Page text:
Loose Lips

Candidates Turn Out for Ward 8 Board of Education Seat, and Maybe Something More

Philip Pannell

What motivates someone to run for a spot on the District's toothless State Board of Education? The $15,000 stipend is nice, obviously. There's the chance to shape young minds—albeit a much reduced one since 2007, when the mayoral school takeover replaced the Board of Education with the current board.

In Ward 8's special election for an SBOE seat, though, it just might be the chance at something bigger.

"You see so many folks who use it as a launching pad," says candidate Derrell Simpson. A fourth- and fifth-grade reading teacher with the National Center for Children and Families, Simpson says he's worried about what his opponents are looking to get out of the seat.

Those opponents—Advisory Neighborhood Commissioner Darrell Gaston, frequent volunteer Nydria Humphrieslongtime activist Philip Pannell, and Tierra Jolly—-are competing with Simpson for the special election scheduled for July 15. The race also briefly attracted shadow representative and recent failed at-large candidate Nate Bennett-Fleming, who dropped out this morning.

The seat opened in March, when Ward 8 SBOE member Trayon White, who handily beat Pannell to hang on to his seat in 2012, resigned after taking a job with the Department of Parks and Recreation.

Despite White's exit, the candidates could be in for an even lengthier campaign than they realized. Hoping to avoid the roughly $287,000 it will cost to hold the July special election, the D.C. Board of Elections has asked the D.C. Council to consider legislation to fold the SBOE race into November's general election or have ballots mailed in.

Gaston, who won just 3 percent of the vote in an attempt at ousting Barry in 2012, tells LL that Simpson should do more in the ward before questioning his desire to replace White.

“I call it foolish and I call it funny," Gaston says. He's more worried about Pannell, who lost to White by a little more than 200 votes in a 2011 special election for the seat.

Still, Pannell says he isn't letting his near-miss at the seat encourage him to run for higher office, even considering the uncertain future for the Ward 8 seat held by frequently ailing Councilmember Marion Barry.

“I’m willing to sign a statement in blood that I have no intention of running for the city Council," Pannell says.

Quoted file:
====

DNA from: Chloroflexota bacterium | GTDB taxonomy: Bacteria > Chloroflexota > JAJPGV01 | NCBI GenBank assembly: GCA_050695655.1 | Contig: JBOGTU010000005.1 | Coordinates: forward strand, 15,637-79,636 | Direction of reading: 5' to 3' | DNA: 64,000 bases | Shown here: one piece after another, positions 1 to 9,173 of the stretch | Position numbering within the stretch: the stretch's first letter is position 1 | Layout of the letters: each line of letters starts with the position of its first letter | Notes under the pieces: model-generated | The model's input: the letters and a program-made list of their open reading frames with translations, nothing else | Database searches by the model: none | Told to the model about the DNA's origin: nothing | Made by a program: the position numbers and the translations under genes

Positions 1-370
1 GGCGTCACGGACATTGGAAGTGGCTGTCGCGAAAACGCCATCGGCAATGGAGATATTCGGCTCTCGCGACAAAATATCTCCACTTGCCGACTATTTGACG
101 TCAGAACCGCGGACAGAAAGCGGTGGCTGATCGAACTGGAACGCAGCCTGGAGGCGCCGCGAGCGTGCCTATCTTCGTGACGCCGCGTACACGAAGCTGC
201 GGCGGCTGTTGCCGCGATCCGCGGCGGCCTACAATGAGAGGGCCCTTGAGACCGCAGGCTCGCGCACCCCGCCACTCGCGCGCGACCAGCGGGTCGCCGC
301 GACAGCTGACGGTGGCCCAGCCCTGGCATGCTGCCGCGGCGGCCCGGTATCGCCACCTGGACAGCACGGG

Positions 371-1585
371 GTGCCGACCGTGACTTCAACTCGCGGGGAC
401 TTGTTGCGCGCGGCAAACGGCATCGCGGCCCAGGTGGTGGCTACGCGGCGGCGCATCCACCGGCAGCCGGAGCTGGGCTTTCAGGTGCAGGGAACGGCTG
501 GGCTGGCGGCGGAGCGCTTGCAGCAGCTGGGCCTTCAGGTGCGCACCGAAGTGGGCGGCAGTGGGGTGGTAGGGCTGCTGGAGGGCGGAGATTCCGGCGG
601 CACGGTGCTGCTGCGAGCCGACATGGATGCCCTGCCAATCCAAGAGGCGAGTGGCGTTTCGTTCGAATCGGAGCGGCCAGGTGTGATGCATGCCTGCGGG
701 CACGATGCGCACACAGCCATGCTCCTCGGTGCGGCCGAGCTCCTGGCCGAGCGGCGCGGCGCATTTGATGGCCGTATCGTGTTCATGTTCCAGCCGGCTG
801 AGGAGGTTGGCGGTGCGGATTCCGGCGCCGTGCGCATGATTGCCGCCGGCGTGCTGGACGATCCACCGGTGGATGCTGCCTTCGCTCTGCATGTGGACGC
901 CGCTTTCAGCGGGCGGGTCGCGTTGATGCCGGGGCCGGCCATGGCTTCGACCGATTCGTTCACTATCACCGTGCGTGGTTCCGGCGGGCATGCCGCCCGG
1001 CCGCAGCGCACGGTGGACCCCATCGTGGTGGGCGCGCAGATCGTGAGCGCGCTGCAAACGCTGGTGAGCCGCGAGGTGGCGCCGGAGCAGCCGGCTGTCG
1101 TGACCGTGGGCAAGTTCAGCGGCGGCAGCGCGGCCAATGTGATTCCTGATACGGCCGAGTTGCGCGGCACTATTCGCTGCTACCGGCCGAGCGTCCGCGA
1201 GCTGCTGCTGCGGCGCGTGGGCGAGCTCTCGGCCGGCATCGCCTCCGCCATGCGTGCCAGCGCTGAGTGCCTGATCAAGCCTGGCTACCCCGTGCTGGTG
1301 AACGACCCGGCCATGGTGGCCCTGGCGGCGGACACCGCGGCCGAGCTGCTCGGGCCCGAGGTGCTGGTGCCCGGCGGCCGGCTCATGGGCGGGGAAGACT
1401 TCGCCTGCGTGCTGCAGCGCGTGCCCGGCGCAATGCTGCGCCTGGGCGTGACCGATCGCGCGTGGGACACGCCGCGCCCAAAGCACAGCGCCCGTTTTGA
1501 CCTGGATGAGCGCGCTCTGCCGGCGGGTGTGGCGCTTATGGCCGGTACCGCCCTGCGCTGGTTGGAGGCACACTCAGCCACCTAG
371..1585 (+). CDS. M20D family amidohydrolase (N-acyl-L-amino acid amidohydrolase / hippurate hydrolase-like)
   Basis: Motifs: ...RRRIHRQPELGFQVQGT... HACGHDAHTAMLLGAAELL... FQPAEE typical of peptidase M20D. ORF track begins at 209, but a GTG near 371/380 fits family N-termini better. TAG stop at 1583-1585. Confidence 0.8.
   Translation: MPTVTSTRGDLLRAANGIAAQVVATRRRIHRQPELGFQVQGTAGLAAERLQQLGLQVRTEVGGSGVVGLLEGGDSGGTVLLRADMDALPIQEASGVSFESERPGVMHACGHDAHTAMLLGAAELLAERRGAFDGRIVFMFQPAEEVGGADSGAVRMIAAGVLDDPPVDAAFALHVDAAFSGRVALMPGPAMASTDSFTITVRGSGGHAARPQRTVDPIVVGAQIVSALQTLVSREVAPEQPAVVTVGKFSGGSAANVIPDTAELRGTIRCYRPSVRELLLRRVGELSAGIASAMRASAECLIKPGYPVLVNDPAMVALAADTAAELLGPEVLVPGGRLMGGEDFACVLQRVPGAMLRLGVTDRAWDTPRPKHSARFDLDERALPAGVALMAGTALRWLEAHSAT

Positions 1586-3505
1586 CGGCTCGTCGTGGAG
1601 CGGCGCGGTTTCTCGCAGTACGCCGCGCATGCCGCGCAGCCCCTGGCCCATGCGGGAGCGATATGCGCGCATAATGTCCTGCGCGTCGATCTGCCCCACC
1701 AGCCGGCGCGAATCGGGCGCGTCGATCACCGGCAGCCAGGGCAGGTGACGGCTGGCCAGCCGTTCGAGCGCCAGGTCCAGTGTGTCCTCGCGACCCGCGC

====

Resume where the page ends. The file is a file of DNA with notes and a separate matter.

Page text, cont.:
Photo by Darrow Montgomery

Comments

  1. #1

    I feel sorry for Nate Bennett Flemming. It will take him a long time to get voted into a position, not because he isnt qualified, but because of the voters smh.

  2. #2

    I feel sorry for Tight Lips because he/she does not know about the REAL Nate with his extensive history of criminal/questionable behaviour that the media has refused to publish.

    Word is that Pannell and Dorothy Brazil have more juicy tidbits they were going to spill.

  3. #3

    @FakeNate lmao beautiful ignorance on your part.

    Criminal/Questionable behavior lmao, who is your ward councilmember and how many times have yall voted him in KNOWING his shady record?

  4. #4

    One of the biggest mistakes that too many black voters and black politicians make when it comes to defining whose “fit” to be a leader is believing in the notion that advanced education,good articulation and other qualities based on pure aesthetics should be seen as “decisive” factors.

    Let me be clear.

    Being an effective leader or public servant has very little to do with one’s educational background or one’s ability to articulate. The number one thing that any black leader or public servant MUST have in order to be effective is: A GENUINE CONCERN FOR OTHERS.

    You can’t be an effective leader or public servant without having ‘a genuine concern for others’. Sadly, too many black folks and politicians do not grasp this simple reality. Instead, they believe that good leadership qualities are rooted in the number of degrees one has or personal achievements.

    This sad and pathetic falsehood which has been embraced by too many black leaders and voters has rendered too many black politicians irrelevant, ineffective and prone to a culture of corruption.

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